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Viagra Enlists in Fight Against Type 2 Diabetes

Viagra

Viagra may be key in preventative medicine for Type 2 diabetes.

Researchers have discovered that Viagra, best known as the number one prescribed drug for male impotency, can be instrumental in warding off the onset of Type 2 diabetes and its associated risks of kidney and heart disease.

According to a new study published in the Endocrine Society’s Journal of Clinical Endocrinology & Metabolism, Viagra (the medication sildenafil) has been proven to improve insulin sensitivity in individuals with pre-diabetes and also reduces a biological marker that signals heightened risk of kidney and heart disease.

What is Pre-diabetes?

As you can imagine, you don’t just wake up one day with diabetes. For most it happens over time. Statistics have found that more than 29 million Americans have diabetes, according to the Society’s Endocrine Facts and Figures report. Among adults nationwide, three in 10 have pre-diabetes.

What happens for most patients is they enter a period of being pre-diabetic, before they fully develop Type 2 diabetes. These patients are typically found to be “insulin resistant”, which essentially means that their body cannot produce enough of the insulin hormone or it is not being absorbed and used by their body properly, to clear sugar from their bloodstream.

Being insulin resistant will take its toll on the body over time, making the blood sugar levels rise and lead the patient down a path of developing Type 2 diabetes, and other conditions such as heart disease. At this stage of the disease, the patent’s levels of sugar in the blood is documented to be higher than normal, which can eventually lead to organ damage, blindness and even loss of limbs through amputation.

The latest research on the progression process of insulin resistance indicates that unless a patient undergoes some sort of intervention, approximately 30 percent of patients diagnosed with pre-diabetes will go on to develop Type 2 diabetes within five years.

The prevalence of this condition has also been rapidly increasing over the last decade. In fact, the number of U.S. adults aged 18 years or older with diagnosed diabetes has more than tripled in recent years according to the CDC, making it a condition that doctors treat daily, but a better solution and more research is clearly needed.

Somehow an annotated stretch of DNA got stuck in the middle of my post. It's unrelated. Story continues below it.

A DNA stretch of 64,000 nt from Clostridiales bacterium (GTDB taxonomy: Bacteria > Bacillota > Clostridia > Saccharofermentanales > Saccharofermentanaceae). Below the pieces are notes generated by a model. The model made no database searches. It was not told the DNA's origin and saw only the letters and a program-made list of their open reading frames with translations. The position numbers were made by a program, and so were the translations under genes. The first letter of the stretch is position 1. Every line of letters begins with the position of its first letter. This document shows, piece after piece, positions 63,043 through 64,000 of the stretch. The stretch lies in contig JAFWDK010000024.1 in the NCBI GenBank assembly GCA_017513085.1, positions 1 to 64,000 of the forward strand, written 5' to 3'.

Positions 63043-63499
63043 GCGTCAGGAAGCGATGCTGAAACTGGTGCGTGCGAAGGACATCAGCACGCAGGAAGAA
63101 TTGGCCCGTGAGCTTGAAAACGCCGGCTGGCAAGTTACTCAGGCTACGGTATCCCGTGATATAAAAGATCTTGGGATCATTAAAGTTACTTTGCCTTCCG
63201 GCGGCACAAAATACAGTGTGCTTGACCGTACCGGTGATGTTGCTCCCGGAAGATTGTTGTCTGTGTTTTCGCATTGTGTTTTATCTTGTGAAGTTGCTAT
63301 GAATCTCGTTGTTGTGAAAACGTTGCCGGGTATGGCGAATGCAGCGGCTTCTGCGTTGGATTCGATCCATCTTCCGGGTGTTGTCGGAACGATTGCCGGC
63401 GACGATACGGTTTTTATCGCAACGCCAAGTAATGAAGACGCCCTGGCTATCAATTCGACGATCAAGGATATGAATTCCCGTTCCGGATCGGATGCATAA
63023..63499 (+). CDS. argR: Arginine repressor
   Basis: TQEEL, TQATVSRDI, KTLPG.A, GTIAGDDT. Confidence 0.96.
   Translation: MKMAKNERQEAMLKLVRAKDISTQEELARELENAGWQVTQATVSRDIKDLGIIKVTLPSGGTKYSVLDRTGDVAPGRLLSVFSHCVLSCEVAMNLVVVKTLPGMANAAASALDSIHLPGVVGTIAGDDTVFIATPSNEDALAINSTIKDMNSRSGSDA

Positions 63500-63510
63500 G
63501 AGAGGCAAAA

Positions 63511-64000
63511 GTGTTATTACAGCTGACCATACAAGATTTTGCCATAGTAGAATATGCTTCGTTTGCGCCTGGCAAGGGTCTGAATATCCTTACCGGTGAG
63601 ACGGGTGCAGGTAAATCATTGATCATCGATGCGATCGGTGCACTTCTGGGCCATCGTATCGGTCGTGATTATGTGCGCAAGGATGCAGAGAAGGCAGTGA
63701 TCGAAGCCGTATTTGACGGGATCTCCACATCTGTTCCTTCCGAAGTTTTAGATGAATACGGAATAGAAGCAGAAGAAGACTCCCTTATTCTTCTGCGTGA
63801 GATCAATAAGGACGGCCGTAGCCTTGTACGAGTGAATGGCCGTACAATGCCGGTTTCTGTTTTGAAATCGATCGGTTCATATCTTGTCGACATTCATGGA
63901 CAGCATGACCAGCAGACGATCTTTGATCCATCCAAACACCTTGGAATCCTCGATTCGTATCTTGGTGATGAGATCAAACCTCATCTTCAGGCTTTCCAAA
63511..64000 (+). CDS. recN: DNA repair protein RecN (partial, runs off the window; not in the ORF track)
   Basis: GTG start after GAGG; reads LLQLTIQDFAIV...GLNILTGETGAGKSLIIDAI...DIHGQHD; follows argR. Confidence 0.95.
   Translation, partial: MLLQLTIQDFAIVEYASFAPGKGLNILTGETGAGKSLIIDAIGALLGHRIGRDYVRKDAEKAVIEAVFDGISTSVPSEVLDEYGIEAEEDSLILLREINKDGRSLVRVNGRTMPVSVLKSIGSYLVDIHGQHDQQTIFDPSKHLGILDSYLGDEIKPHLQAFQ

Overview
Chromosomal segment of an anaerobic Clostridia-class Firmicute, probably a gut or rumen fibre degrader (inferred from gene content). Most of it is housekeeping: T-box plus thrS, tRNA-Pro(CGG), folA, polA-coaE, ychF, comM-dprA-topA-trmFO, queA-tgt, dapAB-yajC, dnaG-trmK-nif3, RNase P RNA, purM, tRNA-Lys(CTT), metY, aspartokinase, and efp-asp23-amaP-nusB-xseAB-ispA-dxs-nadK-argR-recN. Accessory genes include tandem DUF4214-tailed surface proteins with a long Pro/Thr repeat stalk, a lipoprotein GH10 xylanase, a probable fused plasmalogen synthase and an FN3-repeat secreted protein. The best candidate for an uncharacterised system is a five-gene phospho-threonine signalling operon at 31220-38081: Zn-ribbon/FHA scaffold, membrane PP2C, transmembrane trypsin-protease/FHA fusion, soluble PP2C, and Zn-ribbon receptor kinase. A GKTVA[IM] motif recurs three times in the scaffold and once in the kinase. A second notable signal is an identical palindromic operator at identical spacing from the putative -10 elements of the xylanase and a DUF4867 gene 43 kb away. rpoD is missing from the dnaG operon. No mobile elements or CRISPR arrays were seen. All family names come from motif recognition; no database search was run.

Doctors, until now, could do very little to help their patients ward off the progression of the condition- other than modifying the patient’s diet and exercise as a method of prevention along with the use of some prescription medications. Results, however, were mixed, and it appears that those preventative actions did not prevent with any reliability the onset of Type 2 diabetes.

The Findings: Viagra and Pre-diabetes

The latest research indicates that there are several ways that taking Viagra can help patients diagnosed with pre-diabetes.

  • It has been shown to improve insulin sensitivity in people with pre-diabetes. Essentially, Viagra, which is known for being the first FDA approved drug in treating erectile dysfunction, works by inhibiting an enzyme that breaks down a chemical within the body called cGMP. This chemical relaxes blood vessels, so as long as it remains within the body, the patient’s blood vessels will remain relaxed and the body experiences improved blood flow, which appears to have a positive effect on those suffering from a pre-diabetic condition.
  • Patients taking the erectile dysfunction pills had lower levels of albumin in their urine – a biological marker for developing life-threatening conditions such as heart and kidney disease.

Dr. Nancy Brown, of Vanderbilt University School of Medicine, Nashville and lead author of the small study, said in a recent statement:

“We need additional strategies to help slow the progression from pre-diabetes to diabetes. Weight loss and exercise regimens can be difficult to maintain, and some current medications have been limited by concerns about adverse effects,” Dr. Brown stated. “But, Sildenafil (Viagra) and related drugs could offer a potential avenue for addressing the rising number of diabetes.”

The Study in a Nutshell

Funded by the U.S. National Institutes of Health, the study involved 42 overweight people with pre-diabetes who were treated with either Viagra, 25 milligrams, three times per day, or they were given a matching placebo pill to take during a three-month period of time.

Researchers discovered that Viagra (sildenafil) showed significant improvement in “insulin sensitivity” with the overweight, pre-diabetic patients involved in the study. The research team reported that they had utilized specialized tests, including a “hyperglycemic clamp”, which measures how much insulin was being produced by the body- in response to sugar in the blood, and how sensitive each participant was to the insulin hormone.

Researchers conducted and documented these tests before and after the participants’ trial period of treatment of taking Viagra or a placebo pill. The participants’ urine samples were also monitored with measured testing for indicators of heart and kidney health, the biological markers of albumin and creatinine.